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Prairie Drifter

Well-known member
There are employees in KDWPT that are really good at scrounging. As an example, I'll offer up my latest scrounge list. In 2012-2014 KDOT was upgrading the highway through my wildlife area from a super 2 lane to a 4 lane. I found out that the contractor was paying my neighbors to take broken concrete. I had been trying to get the lake dam armored for 20 years, but the $250,000 price tag prevented it, so I approached the contractor offering to take the concrete without being paid. They delivered more than enough concrete to complete the dam armoring project and I went quickly to work getting the concrete broken and sized and the dam cleared off and repaired. We laid down erosion fabric then placed the concrete with the agency excavator and operator. That cost about another $30,000. With some of the remaining concrete, I built 2 additional rock jetties for better fisherman access and fish habitat at my lake and 2 additional jetties on the youth pond at the KDWPT headquarters in Pratt.

My boss at the time came by and asked me, "you have over $250,000 worth of match, have you ever considered doing a NAWCA project"? I told him I was the quail guy and he'd have to educate me a bit on what that was. Seems the North American Wetland Conservation Act will provide matching funding at a rate of 1 for 2 to improve wetlands. I started working on the idea and got DU involved and we jointed a larger Kansas NAWCA grant application to improve the dikes, water control structures, and increase the acreage of my then 25 acres of wetlands north and west of the lake. The grant was approved and 2017 I started work on the project. The project added 13 acres to my existing wetlands and improved our ability to capture water. DU was impressed and promoted my area in front of donors and Phillips 66 donated another $100,000 to the Byron Walker Wildlife area to build more wetlands. I again went to work and sited and designed 5 new wetlands to build. My good friend is the District Conservationist at NRCS in town and also the local DU president so I bumped him to see if he knew where I might get additional on the ground match to add to our holdings. He came up with $120,000 worth of completed wildlife projects to add to the Phillips 66 money and we are just this month putting in for another NAWCA grant at a 1:1 match to build those 5 wetlands. There are many other managers doing just this kind of work. We know that our basic budgets won't facilitate the maximum use of our areas, so we go the extra mile getting that done too. The unfortunate part is that this often sets me behind on my general habitat work. But I have been pretty good at finding talented help to fill that void. The magnifier there is that about 8 of my former employees are now working for the agency and doing the same type of magic in their roles for KDWPT and some are also working in Missouri and Arkansas to name but 2.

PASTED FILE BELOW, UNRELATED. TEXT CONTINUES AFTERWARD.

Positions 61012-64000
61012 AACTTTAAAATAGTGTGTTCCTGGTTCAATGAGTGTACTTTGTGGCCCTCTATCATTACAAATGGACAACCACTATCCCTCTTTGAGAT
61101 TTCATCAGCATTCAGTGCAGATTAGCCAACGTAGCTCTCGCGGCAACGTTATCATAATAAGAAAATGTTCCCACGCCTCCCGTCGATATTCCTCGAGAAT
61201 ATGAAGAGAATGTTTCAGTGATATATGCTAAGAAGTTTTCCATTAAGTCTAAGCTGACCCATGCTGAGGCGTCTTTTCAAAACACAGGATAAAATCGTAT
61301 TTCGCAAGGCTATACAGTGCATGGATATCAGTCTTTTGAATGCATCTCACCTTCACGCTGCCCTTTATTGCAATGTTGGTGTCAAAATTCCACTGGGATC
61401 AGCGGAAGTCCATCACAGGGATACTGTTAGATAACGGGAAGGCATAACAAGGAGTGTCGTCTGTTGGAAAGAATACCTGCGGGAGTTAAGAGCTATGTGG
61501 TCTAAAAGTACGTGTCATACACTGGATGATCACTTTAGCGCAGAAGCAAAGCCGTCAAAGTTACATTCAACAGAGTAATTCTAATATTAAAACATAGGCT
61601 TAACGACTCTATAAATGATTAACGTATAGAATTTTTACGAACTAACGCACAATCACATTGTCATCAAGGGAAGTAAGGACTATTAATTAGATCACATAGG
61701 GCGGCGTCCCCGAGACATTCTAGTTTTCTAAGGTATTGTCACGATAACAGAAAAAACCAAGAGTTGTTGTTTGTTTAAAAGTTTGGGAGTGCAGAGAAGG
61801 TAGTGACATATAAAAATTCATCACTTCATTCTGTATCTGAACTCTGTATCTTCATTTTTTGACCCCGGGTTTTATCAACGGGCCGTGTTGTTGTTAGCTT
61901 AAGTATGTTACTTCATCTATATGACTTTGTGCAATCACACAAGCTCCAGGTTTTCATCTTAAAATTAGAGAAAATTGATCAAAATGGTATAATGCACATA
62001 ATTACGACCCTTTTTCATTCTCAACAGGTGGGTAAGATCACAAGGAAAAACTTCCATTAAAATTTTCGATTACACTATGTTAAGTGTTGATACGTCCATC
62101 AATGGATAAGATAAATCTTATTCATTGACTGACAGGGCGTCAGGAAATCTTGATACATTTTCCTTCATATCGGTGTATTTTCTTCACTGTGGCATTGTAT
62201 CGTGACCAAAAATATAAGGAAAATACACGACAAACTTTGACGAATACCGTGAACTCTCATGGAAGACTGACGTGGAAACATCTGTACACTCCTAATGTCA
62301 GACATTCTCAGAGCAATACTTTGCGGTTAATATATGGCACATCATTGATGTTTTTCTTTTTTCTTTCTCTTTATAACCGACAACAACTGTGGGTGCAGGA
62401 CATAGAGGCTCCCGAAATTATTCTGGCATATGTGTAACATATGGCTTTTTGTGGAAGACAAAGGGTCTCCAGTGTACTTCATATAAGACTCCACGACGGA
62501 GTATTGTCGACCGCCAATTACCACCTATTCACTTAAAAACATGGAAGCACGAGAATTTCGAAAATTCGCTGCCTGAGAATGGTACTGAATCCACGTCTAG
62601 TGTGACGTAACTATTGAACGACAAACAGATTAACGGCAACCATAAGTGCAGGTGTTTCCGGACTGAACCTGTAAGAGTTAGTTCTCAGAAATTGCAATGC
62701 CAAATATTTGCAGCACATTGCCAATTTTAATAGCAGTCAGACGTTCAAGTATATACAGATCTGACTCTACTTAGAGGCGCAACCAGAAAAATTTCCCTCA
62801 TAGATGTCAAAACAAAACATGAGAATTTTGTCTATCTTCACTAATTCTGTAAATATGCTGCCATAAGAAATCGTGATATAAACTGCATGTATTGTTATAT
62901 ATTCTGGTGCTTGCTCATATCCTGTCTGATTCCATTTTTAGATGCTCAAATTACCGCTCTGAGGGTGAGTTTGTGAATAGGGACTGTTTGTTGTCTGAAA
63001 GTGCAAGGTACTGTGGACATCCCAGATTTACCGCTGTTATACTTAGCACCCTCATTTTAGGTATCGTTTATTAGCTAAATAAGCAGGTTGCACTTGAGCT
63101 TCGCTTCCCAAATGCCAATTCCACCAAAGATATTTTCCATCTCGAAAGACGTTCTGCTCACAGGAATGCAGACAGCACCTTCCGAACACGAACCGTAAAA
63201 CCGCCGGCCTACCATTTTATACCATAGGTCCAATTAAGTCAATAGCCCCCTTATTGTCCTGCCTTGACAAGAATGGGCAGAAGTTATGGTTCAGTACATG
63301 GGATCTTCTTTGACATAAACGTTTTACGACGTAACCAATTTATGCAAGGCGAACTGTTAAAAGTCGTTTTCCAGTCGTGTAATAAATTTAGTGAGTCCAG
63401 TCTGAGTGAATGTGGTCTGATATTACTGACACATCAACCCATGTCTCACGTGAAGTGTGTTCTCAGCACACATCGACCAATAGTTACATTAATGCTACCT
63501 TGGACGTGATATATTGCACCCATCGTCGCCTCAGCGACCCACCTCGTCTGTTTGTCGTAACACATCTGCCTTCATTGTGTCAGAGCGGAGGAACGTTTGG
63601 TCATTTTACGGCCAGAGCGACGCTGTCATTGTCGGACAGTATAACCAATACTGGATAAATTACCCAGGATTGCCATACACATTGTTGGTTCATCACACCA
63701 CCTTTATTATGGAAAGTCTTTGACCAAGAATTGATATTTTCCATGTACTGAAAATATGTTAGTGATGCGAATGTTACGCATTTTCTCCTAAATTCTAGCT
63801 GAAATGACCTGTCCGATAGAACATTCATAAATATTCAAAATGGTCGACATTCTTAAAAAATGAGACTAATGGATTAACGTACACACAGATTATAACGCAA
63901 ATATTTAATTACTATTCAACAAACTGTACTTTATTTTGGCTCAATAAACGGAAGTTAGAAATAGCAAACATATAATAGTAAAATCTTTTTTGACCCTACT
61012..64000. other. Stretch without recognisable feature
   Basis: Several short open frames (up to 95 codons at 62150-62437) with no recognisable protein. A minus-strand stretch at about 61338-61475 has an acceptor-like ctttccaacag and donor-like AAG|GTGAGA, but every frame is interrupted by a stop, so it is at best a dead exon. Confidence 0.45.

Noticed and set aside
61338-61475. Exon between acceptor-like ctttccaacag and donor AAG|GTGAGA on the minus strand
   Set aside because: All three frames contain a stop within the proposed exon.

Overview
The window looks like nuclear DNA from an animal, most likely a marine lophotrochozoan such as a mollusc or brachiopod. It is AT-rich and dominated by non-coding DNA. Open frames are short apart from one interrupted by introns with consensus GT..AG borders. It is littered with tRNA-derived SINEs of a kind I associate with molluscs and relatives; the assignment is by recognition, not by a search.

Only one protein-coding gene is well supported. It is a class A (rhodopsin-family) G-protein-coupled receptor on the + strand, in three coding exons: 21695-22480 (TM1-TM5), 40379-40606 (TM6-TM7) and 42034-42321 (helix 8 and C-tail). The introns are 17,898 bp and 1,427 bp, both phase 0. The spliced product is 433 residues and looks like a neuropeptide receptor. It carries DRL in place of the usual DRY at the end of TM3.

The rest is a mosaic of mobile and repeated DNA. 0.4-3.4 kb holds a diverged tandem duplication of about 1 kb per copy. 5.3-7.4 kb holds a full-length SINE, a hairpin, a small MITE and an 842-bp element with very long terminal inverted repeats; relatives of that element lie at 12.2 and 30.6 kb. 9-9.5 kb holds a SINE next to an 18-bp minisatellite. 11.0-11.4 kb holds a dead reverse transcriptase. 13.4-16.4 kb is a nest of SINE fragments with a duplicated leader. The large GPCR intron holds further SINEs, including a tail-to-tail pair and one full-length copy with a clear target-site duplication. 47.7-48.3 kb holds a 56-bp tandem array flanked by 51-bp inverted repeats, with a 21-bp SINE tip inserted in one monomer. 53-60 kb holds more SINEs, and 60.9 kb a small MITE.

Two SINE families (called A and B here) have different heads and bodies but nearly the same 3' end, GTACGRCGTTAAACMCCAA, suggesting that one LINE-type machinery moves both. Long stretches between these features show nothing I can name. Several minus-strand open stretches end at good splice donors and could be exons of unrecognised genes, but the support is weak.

I guess what this all boils down to is, the lowest rungs within KDWPT are capable of changing the funding base for their areas by being innovative. There are a lot of ways to achieve that, from volunteers, support groups, to club work days, to clubs improving my area to facilitate their activities. Many managers, including myself, use grazing, cropping, haying, and timber sales to improve the habitat while, at the same time, adding to the funding base for their areas. While the big dogs are dividing the PR and DJ monies coming down to us, that hasn't always precluded us from going above and beyond on our own to make sure our ideas become reality!
 

KsHusker

Active member
There are employees in KDWPT that are really good at scrounging. As an example, I'll offer up my latest scrounge list. In 2012-2014 KDOT was upgrading the highway through my wildlife area from a super 2 lane to a 4 lane. .......................

I guess what this all boils down to is, the lowest rungs within KDWPT are capable of changing the funding base for their areas by being innovative. There are a lot of ways to achieve that, from volunteers, support groups, to club work days, to clubs improving my area to facilitate their activities. Many managers, including myself, use grazing, cropping, haying, and timber sales to improve the habitat while, at the same time, adding to the funding base for their areas. While the big dogs are dividing the PR and DJ monies coming down to us, that hasn't always precluded us from going above and beyond on our own to make sure our ideas become reality!

Troy - I love Finance and Arbitrage -- is there a way I could volunteer to help guys like you with getting the funding for projects like you mentioned or creative ways on how to pay for them? I dont know if that makes sense - But from what you described it seems the upper levels of mgmt may delegate finding the funding/financing of projects down to the land managers and likely some are very talented craftsman/land managers but no so good or have a desire to deal with the financial stuff if that makes sense.

I dont live too far from the western edge of Clinton lake - I'd gladly load up my skid loader and start tearing the hell out of trees lol --
 

KSnative

Active member